Note: This is one of a series of older job search related blogs that I have already posted on my personal site (https://www.sarahlkatz.com/blog/) and will be cross-posting here.
One of the things about going through the interview process is that you spend a lot of time trying to impress people. When you go into an interview you know (or you should know!) that you're qualified for the job. But you not only have to convince your interviewer(s) of that, you also have to convince them that you're more qualified and a better fit than any other candidate they're interviewing. Sometimes it seems like the company really wants to bring you on and impressing them is easy, but other times its an uphill battle.
I know I'm good at what I do. I have the technical skills I need to be a great developer, and whatever technical skills I don't have, I can pick up fairly quickly. I'm a little shy and not super social, so I could see why personality-wise people might be hesitant about me, but I do genuinely love spending time with other people, and nothing gives me more joy than seeing the people around me happy (well, maybe baseball), and I am a good co-worker.
I know all these things about myself ... but the interviewer may not. So when I pick up the phone, load up Google Hangouts, or walk into the office, I have to start selling myself. And I'm not very good at that.
I had an onsite interview at a great company recently. I had an opportunity to meet with their entire tech team (it's a smaller company), answer some questions about me and my experience (and one really hard question about sandwiches), and show them my technical skills. I hope that they got a good sense of why I would be a great contributor to their company, but I walked out feeling like there were some people that I just did not impress - including someone higher up on the team.
At first, I was pretty upset. This job would be fairly different from my last position (and would probably require a greater time commitment from me, which can be tough), but I really liked the company and the work they do and I would love it if they offered me the position. I wanted to walk out of the interview feeling 100% confident that it went well, and instead I walked out feeling completely drained and uncertain.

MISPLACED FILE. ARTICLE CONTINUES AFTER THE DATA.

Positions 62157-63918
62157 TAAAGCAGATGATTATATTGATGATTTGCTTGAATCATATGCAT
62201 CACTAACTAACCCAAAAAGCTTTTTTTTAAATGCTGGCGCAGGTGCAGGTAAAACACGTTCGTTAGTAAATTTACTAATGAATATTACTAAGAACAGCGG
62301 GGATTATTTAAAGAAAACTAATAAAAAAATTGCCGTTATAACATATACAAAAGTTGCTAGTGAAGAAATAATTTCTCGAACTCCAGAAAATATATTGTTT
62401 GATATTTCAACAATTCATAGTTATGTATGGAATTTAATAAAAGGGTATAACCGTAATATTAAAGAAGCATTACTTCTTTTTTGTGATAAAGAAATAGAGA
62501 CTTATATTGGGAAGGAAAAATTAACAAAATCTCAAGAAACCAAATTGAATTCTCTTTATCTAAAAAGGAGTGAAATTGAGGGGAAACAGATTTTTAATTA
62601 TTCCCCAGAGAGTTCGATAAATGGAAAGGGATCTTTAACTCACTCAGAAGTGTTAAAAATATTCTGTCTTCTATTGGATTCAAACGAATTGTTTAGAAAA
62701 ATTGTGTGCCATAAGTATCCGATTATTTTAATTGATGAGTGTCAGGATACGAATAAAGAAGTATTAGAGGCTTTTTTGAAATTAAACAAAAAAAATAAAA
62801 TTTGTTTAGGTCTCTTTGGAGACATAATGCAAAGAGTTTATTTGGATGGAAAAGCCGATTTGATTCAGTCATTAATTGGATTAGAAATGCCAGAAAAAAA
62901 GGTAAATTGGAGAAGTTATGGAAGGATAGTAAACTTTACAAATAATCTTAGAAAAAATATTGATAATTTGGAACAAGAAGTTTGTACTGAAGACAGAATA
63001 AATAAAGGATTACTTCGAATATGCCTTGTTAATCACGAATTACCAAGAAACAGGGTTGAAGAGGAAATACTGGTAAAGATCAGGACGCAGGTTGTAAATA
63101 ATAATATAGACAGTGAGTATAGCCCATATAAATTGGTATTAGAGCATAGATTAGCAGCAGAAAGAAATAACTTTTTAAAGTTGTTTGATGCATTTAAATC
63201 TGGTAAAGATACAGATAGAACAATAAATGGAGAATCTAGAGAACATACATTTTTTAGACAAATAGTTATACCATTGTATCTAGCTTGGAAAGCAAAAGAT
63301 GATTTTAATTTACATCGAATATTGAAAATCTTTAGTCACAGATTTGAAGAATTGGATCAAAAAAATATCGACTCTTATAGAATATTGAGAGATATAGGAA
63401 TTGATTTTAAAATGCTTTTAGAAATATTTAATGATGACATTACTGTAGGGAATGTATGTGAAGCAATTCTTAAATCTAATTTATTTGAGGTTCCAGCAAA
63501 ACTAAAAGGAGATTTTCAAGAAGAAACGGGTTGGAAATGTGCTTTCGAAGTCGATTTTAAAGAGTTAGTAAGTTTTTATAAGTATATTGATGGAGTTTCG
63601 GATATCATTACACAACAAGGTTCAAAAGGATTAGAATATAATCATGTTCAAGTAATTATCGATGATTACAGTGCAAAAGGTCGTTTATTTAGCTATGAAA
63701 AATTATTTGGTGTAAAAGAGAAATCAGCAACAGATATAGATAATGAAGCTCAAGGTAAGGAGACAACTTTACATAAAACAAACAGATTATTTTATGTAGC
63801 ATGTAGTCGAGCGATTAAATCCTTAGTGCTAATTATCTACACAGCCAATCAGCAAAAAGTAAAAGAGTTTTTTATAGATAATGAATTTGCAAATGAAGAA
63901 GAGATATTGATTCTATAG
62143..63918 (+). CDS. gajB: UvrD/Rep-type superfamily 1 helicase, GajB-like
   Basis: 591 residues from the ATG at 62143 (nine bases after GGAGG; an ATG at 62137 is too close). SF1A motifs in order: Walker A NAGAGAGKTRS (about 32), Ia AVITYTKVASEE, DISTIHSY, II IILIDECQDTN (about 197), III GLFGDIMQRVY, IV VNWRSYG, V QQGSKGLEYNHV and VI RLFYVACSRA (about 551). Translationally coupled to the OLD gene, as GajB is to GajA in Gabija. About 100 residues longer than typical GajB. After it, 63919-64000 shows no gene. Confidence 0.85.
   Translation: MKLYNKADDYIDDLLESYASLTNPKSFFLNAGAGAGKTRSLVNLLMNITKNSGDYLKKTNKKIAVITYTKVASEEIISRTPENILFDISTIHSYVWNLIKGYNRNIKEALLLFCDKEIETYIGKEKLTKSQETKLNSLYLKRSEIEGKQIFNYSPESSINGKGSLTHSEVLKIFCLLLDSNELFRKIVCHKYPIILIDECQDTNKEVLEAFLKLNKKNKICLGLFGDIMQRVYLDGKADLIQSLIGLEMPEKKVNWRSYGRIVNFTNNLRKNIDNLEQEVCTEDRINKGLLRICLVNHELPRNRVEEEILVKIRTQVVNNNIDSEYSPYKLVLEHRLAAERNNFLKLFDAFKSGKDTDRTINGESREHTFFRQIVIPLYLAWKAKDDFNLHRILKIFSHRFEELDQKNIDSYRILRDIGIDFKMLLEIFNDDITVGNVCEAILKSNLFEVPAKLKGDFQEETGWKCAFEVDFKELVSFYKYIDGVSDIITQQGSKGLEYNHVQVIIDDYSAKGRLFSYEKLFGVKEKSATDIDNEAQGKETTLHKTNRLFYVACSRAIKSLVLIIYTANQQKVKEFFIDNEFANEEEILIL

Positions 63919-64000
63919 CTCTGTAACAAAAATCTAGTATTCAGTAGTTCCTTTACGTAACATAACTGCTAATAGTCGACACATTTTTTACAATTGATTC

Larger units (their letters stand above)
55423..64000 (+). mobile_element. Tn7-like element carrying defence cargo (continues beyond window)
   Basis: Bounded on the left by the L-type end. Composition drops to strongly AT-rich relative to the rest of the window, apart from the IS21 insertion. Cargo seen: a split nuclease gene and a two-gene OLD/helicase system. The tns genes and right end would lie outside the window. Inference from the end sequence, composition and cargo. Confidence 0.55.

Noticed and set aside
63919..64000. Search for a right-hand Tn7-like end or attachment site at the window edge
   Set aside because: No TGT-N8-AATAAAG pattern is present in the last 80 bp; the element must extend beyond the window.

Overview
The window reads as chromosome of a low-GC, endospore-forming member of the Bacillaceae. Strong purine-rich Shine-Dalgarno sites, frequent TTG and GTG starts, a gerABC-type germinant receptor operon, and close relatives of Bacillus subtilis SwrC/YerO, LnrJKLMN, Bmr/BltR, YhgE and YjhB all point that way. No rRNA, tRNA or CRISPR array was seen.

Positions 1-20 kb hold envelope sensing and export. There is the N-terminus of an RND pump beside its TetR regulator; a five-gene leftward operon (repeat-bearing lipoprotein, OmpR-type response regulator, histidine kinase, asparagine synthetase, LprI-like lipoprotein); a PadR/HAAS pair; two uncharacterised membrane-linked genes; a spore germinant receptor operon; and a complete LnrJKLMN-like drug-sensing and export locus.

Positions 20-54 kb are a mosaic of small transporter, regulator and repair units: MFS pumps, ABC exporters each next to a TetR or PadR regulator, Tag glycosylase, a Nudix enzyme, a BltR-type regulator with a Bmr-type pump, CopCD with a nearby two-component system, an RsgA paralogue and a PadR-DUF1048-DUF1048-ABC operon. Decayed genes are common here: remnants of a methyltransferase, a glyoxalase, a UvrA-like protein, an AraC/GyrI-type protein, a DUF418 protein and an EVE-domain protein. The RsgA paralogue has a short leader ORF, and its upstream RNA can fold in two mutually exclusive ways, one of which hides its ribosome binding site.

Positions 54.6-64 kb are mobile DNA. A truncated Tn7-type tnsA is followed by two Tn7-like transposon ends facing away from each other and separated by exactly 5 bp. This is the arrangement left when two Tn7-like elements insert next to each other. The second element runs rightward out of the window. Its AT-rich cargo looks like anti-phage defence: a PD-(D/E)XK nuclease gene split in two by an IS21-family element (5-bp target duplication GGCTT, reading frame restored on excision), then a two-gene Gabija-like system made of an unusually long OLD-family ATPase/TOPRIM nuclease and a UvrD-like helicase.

After some thought, I realized it was okay. Maybe I did impress all my interviewers and I just didn't realize it. Maybe they were looking for something different than I thought - they might been looking to see how I responded when I didn't know something, not just if I knew everything they were looking for. Maybe I knew more than I thought that was able to articulate everything I knew. Or maybe they were surprised that I didn't have the answers they were looking for, but were still impressed by what I was able to show them and how I reasoned through things.
Even if I didn't impress everyone, I may have impressed enough people that they will convince the people I didn't impress to give me a chance and offer me the position. And if they don't offer me the position, I can still learn from the experience. I'm already planning to work with someone to fill in a gap in my knowledge that I discovered from this interview. I know some things I need to work on. And just the act of sitting (or standing) there answering questions was good practice for me, and hopefully I'll do even better at my next interview.
When going into an interview (at any stage of the job search), you really want to impress your interviewer(s). Everyone else should walk away from the conversation just as sure as you are that you're the best candidate for the job. But if you don't impress, that's okay. Pick yourself up, brush it off, hope for the best, and prepare for the interview. You may still move on in the process, and even if you don't, you now have more interview experience. And you'll do better next time.